Date of Award


Degree Type


Degree Name

Doctor of Philosophy (PhD)

Graduate Group

Computer and Information Science

First Advisor

Sampath Kannan

Second Advisor

Sanjeev Khanna


As the scale of the problems we want to solve in real life becomes larger, the input sizes of the problems we want to solve could be much larger than the memory of a single computer. In these cases, the classical algorithms may no longer be feasible options, even when they run in linear time and linear space, as the input size is too large.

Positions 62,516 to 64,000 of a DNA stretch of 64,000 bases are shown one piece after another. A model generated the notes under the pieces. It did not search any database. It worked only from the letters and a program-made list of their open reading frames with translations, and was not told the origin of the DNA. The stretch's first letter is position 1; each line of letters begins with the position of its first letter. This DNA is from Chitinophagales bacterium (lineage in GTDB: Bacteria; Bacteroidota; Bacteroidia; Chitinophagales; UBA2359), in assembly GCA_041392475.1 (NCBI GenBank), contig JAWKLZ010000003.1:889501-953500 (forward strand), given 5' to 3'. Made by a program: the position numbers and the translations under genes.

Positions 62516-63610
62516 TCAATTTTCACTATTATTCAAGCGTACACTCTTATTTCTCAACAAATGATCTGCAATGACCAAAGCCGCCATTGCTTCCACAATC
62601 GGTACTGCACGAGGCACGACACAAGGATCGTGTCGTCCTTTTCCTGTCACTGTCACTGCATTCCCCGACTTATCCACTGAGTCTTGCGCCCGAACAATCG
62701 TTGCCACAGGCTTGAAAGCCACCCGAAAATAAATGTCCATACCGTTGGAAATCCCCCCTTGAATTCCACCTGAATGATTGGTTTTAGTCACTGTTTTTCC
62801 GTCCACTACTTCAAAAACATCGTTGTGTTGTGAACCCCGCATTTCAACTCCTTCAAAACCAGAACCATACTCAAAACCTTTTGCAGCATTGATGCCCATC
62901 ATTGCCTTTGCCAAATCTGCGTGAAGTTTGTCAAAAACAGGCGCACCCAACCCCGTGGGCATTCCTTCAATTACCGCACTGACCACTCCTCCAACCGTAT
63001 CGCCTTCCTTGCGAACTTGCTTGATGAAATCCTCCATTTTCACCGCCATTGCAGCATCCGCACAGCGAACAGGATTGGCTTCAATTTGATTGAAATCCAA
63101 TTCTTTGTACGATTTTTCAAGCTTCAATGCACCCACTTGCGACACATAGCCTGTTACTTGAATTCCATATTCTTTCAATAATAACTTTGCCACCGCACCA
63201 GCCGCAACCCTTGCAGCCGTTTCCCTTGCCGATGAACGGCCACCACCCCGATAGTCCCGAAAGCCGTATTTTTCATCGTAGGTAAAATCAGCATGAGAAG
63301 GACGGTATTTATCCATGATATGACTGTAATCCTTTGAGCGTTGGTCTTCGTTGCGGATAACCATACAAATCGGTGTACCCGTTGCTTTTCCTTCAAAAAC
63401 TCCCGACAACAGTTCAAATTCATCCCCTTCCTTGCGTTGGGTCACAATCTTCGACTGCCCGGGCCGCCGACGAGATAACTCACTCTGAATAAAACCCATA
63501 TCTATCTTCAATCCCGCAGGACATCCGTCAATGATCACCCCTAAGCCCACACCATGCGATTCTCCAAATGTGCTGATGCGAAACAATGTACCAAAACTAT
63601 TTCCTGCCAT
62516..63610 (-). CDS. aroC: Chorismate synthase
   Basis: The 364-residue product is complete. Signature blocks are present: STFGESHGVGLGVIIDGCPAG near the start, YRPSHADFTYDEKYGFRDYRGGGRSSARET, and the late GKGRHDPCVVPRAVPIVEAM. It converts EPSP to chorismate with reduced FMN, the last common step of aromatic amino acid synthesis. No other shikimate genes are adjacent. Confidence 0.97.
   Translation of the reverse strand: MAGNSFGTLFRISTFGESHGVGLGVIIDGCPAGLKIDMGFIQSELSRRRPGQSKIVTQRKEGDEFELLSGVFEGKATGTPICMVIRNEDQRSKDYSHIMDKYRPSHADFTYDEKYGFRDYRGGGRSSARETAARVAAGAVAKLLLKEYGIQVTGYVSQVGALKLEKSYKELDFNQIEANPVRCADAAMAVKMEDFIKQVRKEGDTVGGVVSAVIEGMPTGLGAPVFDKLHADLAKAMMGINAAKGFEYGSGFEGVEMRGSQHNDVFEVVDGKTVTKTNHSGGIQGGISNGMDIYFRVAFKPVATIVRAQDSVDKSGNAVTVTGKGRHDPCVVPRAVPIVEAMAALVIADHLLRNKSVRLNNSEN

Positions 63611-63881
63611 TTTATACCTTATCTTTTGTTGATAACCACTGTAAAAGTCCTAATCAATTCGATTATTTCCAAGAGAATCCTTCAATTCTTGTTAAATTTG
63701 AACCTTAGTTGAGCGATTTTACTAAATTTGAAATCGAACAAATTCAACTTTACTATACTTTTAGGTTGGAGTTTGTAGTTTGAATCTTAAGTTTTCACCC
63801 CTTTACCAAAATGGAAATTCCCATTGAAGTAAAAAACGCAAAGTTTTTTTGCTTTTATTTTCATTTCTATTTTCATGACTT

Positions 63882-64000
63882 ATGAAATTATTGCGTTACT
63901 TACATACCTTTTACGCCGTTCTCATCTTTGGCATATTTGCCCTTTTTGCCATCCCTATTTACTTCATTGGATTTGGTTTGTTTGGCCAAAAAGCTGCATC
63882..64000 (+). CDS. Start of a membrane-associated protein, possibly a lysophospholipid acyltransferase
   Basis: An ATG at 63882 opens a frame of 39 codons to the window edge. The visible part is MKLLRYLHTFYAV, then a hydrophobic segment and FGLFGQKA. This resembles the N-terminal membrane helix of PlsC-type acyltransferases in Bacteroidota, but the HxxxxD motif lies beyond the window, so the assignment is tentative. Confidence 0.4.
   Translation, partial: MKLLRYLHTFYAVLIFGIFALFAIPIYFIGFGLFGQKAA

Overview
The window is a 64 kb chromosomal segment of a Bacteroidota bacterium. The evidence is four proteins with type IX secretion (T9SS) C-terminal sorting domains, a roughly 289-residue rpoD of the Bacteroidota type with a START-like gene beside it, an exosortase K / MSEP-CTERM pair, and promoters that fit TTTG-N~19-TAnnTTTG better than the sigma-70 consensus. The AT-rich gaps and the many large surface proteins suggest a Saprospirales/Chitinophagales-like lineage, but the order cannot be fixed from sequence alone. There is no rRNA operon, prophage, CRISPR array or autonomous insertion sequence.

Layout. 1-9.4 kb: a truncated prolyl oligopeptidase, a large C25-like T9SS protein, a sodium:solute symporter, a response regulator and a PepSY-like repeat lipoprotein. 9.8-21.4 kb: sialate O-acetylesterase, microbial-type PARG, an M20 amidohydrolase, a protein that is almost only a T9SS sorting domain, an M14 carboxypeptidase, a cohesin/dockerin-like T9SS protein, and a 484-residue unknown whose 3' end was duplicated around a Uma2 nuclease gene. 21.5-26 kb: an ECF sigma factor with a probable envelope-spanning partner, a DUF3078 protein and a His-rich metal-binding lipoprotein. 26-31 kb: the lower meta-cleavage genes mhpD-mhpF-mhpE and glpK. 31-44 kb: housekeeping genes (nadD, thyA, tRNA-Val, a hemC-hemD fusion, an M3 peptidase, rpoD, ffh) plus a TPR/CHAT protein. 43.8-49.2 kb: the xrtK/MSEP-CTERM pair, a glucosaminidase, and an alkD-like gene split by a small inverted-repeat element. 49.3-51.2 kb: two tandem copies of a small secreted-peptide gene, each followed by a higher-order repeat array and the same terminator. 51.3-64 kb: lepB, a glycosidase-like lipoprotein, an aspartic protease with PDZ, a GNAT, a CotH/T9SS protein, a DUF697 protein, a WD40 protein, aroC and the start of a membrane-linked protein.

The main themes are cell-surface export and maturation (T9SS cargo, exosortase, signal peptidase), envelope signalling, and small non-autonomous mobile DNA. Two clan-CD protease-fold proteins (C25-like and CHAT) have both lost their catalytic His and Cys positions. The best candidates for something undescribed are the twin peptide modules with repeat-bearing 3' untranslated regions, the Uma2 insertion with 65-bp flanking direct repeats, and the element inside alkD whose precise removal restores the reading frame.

In this thesis, we study various combinatorial problems in different computation models that process large input sizes using limited resources. In particular, we consider the query model, streaming model, and massively parallel computation model. In addition, we also study the tradeoffs between the adaptivity and performance of algorithms in these models.We first consider two graph problems, vertex coloring problem and metric traveling salesman problem (TSP). The main results are structure results for these problems, which give frameworks for achieving sublinear algorithms of these problems in different models. We also show that the sublinear algorithms for (∆ + 1)-coloring problem are tight. We then consider the graph sparsification problem, which is an important technique for designing sublinear algorithms. We give proof of the existence of a linear size hypergraph cut sparsifier, along with a polynomial algorithm that calculates one. We also consider sublinear algorithms for this problem in the streaming and query models. Finally, we study the round complexity of submodular function minimization (SFM). In particular, we give a polynomial lower bound on the number of rounds we need to compute s − t max flow - a special case of SFM - in the streaming model. We also prove a polynomial lower bound on the number of rounds we need to solve the general SFM problem in polynomial queries.